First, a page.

But the numbers are down a bit from two years ago.
An informal inquiry conducted by SAIT Journalism Students in the first week of February this year showed a solid majority of city residents support the idea of Calgary bidding to host the 2026 Olympics.
Of the 37 residents questioned on city streets and malls, 29 said that Calgary should host the 2026 Olympics, four said no to the bid, and a further four said they were undecided.
Asked if they would attend the Olympics if they came to Calgary again, the answer was a resounding yes, with 36 saying they would buy tickets and just one indicating they would give the event a pass.
The 78.3 per cent in favour in the survey was less than the 86 per cent in favour in a similar survey conducted two years ago by The Press. The earlier inquiry was done as the world gathered in Sochi, Russia for the last Winter Games.
Eleven per cent of those interviewed in the 2014 survey were opposed to the return of the Olympics, primarily because of the cost, while a couple of people indicated they didn’t care.
The new results, which are obviously not scientific, were gathered as a committee struck by Calgary city council studies the feasibility of making a bid for the 2026 Olympics.
That committee is expected to tender its final report in June. If the panel comes out in favour of a bid, the city would then have to win the support of the Canadian Olympic Association, and then the International Olympic Committee before the dream could become reality.
Calgary is currently the only Canadian city in the running to host the 2026 games.
The city welcomed the world to the Winter Olympics in 1988. That games was the last Olympics to break even financially, costing just over $1 billion in 2015 dollars.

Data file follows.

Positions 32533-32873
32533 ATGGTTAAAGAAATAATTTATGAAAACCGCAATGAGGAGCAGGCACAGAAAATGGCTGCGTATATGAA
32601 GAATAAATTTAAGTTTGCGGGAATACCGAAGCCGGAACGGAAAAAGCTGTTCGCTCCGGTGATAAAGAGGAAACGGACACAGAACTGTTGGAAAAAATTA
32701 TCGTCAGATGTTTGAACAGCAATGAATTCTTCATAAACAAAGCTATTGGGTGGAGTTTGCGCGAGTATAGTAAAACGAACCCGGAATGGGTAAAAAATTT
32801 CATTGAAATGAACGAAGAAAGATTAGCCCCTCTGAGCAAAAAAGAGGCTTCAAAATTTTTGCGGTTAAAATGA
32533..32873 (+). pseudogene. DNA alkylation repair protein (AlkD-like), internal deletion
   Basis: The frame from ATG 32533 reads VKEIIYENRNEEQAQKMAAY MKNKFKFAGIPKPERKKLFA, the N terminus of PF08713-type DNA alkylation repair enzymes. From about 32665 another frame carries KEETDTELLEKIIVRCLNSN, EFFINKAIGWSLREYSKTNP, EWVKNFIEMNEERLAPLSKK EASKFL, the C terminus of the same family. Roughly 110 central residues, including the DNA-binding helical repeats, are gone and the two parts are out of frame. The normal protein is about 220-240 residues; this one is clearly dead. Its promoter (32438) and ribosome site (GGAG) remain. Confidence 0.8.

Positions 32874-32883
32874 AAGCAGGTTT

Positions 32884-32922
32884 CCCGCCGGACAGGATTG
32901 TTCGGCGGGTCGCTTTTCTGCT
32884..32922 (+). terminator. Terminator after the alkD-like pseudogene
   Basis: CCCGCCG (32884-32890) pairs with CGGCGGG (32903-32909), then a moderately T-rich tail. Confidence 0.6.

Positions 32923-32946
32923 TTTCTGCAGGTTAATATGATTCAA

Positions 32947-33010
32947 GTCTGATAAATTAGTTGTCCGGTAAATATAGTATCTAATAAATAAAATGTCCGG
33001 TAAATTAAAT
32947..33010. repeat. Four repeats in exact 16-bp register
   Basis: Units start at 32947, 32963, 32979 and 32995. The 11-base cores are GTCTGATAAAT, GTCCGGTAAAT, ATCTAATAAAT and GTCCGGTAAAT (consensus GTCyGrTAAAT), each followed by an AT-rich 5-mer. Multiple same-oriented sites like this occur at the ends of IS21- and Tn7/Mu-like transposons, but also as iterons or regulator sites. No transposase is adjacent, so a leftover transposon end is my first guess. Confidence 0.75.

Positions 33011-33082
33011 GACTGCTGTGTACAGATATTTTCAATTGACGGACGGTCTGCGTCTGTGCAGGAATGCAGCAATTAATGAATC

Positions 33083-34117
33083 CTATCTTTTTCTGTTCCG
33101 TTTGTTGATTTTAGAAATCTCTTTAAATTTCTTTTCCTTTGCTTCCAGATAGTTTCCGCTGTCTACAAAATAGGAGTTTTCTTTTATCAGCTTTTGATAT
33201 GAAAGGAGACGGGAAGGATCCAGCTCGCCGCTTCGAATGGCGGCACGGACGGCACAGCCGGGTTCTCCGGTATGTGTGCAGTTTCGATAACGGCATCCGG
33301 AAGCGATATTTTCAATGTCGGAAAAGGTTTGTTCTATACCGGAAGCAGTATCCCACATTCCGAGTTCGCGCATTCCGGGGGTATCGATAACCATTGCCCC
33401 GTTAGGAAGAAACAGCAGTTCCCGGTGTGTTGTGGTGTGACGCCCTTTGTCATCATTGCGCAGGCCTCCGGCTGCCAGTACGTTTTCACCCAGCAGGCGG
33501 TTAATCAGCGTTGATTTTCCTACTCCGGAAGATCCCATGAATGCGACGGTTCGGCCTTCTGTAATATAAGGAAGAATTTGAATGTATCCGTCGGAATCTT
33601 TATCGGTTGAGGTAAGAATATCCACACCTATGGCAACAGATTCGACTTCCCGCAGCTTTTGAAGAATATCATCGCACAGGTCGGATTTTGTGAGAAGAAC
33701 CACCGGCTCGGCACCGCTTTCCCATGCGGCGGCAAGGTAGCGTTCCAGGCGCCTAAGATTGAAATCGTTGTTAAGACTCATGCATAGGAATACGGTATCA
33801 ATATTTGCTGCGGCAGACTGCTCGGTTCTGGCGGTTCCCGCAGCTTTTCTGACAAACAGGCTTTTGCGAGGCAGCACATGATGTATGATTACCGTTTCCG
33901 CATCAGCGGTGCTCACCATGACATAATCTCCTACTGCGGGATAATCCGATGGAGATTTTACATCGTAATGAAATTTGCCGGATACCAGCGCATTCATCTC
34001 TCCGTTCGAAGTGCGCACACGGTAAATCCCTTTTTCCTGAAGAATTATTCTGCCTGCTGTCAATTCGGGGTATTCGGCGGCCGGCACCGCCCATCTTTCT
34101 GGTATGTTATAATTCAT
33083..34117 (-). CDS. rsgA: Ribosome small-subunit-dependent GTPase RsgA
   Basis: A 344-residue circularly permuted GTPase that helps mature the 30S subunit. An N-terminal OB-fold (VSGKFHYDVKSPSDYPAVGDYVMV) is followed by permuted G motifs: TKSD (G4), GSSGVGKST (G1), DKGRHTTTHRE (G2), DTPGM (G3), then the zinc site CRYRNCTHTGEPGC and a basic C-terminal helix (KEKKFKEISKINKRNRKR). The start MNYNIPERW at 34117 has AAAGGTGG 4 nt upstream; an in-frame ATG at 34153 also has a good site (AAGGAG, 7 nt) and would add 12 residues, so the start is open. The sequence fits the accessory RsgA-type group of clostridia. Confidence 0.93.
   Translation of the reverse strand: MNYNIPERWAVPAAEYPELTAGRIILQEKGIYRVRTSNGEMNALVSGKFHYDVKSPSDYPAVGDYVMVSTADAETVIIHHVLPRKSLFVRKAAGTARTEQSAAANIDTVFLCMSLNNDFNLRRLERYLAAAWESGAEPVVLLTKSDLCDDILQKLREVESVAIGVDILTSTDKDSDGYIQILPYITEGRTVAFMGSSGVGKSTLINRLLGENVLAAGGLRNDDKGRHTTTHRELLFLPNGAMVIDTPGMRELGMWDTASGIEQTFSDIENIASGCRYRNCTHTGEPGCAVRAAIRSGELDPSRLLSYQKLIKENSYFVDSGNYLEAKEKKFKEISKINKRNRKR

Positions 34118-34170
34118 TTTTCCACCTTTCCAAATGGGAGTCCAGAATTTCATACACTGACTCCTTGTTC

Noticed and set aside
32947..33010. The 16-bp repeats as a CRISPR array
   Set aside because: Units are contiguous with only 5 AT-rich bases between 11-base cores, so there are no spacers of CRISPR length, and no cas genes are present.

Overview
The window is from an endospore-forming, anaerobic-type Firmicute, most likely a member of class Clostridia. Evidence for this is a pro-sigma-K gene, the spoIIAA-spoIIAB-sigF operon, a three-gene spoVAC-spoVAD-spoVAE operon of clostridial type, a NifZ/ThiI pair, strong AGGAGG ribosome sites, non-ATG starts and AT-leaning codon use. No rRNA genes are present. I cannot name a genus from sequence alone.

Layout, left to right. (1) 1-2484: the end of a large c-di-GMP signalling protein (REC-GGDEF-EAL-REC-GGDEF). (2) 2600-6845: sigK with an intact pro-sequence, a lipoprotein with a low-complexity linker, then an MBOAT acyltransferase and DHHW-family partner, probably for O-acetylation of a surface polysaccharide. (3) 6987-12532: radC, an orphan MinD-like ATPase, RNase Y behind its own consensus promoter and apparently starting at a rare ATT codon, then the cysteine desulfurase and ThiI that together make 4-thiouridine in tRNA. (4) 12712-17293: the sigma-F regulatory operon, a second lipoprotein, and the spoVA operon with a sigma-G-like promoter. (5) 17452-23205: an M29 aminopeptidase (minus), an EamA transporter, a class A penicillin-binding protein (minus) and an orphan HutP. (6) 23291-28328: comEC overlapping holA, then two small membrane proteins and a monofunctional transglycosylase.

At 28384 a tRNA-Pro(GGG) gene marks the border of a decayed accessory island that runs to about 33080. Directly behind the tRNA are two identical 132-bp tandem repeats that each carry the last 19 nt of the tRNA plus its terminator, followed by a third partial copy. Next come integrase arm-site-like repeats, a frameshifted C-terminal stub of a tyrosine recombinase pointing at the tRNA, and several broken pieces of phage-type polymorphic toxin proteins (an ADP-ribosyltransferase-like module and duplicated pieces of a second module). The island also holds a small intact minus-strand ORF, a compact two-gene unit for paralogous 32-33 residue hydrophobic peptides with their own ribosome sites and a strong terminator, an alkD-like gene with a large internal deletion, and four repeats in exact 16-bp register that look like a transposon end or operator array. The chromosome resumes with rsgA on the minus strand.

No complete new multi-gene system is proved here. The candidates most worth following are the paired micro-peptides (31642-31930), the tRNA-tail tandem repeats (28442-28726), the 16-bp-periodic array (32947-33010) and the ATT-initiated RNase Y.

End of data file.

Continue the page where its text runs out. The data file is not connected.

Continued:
Vancouver hosted the Winter Olympics in 2010, at a cost of $2.5 billion. It was just the second time a Canadian city has staged the games.
The coming 2018 Winter Games in Pyeongchang, South Korea, is estimated to cost $12 billion. Beijing will host the Winter Games in 2022.
Chris Alexander, a local supporter, told reporters this month that the games would be great for lifting the stature of the city.
“It brings a lot of culture,” said Alexander. “Vancouver was unreal for the people, the community and the economy.
“It was pretty amazing to experience.”
Michael Nugent, also for, said that while travelling, people he met knew of Calgary because of its Olympic history.
“A number of times, when I am talking to people, and they ask me where I am from, they knew of Calgary and the Olympics back in ’88,” said Nugent.
“It’s been very complimentary.”
While Nugent would like the Olympics to come to Calgary, he did express concerns about the possible costs to the city.
“The expense has to be looked at, for sure, but the nice thing about Calgary is its facilities,” said Nugent. “They can probably be upgraded at a reasonable cost.”
This same sentiment was held by many of those surveyed, including Natalie Fleury.
“The infrastructure is here to be able to do it successfully without investing all the money,” said Fleury.
“We should be able to actually drive a profit from it.”
On the other side, the driving factor to not wanting Calgary to bid was the potential cost of the events.
“It’s just the fact that so much money is spent on it,” said Jean Nugent.
Nugent also didn’t like the fact that the Olympics have been increasingly using professional athletes in events like golf and hockey.
“[the Olympics] is still not supporting the real amateur athletes as it did before.”
When questioned, those surveyed worried that, on top of the price to host being too high, the returns wouldn’t make it economically viable.
“I think the Olympics have a history of the host city not doing well once the advertising is over, “ said Marcus Vespa, a concerned Calgary resident.
“I don’t feel that the return will be there.”
The pride left over from Calgary hosting the 1988 Winter Olympics was fully evident when talking to local Calgarians who had attended the event.
Jean Kilcolm, who attended the ski jumping events in ’88, was very excited for a new bid, based off of Calgary’s success the previous time around.
The infrastructure is here to be able to do it successfully without investing all the money. – Natalie Fleury
They did a brilliant job,” said Kilcolm. “I don’t know if any Olympics since have made money, but Calgary broke even.
“It was all done very pragmatically. If they do that again I would support it.”